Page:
A guide to the evolution of elephants.
The Meaning of the Word “Elephant”
The roots of the word elephant in Latin is divided into two words: “ele” which means arch and “phant” which means huge.
The genus name, Loxodonta, for the African elephant means lozenge-shaped teeth for the chewing surfaces.
About 180 million years ago, mammals arose from a reptile-like lineage about the same time as true dinosaurs. About 80 Million years ago, the genetic linage of elephants split from primates. The tree shrew is considered our nearest common ancestor.
It is believed that 50-60 million years ago, Moeritheriums, approximately the size of current day pigs, were the roots from which the proboscideans evolved. Based on both morphological and biochemical evidence, it is generally agreed that the manatees, dugongs, and hyraxes are the closest living relatives of today’s elephants. This is incredible given the vast difference in sizes, external appearance and the fact that these animals occupy completely different habitats.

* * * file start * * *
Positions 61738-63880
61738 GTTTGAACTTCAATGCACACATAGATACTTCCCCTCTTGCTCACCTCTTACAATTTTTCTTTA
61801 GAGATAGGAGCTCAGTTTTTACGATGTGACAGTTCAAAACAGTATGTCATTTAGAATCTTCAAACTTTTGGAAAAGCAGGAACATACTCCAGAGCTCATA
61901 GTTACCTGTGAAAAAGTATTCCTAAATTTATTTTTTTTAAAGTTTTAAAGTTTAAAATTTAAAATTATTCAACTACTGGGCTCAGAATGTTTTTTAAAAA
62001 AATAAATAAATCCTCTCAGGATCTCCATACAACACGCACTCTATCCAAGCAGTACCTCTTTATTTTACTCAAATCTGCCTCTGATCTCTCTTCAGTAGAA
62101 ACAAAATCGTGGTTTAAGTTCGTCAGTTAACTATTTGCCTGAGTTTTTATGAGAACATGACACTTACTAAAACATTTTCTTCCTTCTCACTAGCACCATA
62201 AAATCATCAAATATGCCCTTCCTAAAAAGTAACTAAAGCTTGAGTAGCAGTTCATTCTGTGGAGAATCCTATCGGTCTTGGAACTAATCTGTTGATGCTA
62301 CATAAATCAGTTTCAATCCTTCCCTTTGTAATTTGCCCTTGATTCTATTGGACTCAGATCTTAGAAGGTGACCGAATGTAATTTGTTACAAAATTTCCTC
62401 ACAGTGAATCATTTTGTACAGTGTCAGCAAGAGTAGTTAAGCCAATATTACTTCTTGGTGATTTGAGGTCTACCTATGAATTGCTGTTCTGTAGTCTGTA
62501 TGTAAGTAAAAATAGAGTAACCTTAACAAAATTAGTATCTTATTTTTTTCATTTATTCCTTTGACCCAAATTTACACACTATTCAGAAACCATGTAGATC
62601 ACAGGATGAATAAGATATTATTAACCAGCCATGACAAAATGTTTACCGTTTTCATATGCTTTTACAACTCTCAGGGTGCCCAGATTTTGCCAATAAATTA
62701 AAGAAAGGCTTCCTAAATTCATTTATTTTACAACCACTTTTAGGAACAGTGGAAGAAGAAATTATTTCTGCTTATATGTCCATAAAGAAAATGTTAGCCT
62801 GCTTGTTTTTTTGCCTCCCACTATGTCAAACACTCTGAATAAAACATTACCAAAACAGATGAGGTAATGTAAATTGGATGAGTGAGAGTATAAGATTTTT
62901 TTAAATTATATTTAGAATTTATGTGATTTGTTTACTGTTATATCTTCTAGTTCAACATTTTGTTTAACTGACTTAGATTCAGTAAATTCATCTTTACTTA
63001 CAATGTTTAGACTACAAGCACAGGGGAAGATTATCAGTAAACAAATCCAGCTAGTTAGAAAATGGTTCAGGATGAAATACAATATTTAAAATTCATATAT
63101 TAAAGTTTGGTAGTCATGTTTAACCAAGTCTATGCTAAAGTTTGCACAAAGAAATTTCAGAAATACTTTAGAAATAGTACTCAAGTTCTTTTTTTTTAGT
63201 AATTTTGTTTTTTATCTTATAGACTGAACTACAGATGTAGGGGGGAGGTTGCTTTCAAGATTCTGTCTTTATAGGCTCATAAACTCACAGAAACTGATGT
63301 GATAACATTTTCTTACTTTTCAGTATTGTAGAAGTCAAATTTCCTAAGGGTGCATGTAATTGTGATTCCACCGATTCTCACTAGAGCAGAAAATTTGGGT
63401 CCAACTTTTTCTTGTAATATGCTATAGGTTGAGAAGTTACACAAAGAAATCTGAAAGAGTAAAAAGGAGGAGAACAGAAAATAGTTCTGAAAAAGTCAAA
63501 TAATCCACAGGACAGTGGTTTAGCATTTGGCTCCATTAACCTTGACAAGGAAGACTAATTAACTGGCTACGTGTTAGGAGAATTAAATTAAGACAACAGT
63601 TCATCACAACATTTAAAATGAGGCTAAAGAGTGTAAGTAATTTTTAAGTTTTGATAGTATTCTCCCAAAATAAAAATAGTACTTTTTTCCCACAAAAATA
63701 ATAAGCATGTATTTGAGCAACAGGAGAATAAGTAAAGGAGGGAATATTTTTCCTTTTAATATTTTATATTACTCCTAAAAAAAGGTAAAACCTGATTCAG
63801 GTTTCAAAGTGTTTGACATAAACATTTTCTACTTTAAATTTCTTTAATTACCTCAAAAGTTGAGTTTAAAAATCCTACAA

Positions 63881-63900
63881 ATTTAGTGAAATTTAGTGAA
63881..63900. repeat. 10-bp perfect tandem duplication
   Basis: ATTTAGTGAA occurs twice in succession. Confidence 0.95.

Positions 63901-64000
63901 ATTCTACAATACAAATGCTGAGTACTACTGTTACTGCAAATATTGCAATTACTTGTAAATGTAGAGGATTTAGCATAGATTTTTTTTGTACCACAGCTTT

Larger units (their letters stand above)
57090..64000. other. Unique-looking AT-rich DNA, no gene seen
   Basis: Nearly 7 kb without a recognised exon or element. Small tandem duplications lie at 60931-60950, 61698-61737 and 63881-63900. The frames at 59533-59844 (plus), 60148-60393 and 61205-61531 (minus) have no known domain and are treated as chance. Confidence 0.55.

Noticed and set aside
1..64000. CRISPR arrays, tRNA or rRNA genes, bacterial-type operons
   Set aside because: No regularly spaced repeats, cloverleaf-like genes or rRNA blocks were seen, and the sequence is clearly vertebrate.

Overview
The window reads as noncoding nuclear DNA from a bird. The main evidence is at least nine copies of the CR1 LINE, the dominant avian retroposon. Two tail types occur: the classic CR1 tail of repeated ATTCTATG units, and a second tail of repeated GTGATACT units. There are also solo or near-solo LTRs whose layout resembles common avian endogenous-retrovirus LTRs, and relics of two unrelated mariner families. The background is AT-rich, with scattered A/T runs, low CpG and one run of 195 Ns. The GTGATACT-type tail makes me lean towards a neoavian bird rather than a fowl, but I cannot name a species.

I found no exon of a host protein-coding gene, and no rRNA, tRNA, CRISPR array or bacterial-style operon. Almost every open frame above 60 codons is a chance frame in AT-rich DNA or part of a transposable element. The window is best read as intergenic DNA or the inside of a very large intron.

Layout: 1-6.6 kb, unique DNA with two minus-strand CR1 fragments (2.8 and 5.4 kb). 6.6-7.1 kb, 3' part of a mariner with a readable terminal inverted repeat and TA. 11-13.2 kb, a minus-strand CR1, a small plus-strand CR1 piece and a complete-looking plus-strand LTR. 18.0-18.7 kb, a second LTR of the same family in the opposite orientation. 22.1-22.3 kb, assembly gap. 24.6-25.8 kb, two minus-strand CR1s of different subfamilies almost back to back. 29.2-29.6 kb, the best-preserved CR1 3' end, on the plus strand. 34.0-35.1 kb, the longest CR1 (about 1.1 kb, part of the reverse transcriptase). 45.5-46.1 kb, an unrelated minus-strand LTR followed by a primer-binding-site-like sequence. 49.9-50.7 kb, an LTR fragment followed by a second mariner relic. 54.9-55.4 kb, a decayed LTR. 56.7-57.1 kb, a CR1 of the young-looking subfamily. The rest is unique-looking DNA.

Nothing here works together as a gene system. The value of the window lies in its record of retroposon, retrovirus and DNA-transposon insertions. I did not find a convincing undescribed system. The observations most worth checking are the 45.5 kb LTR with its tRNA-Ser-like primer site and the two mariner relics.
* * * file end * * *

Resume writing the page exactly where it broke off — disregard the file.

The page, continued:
The order under which Elephants are classified is the Proboscidea. This means animals with trunks/proboscis.
Over the course of evolutionary history, it has been estimated that there have been about 352 species of Probscideans. The creatures of this order have inhabited every continent except Australia and Antarctica. All but two (the African and Asian elephants) have died out.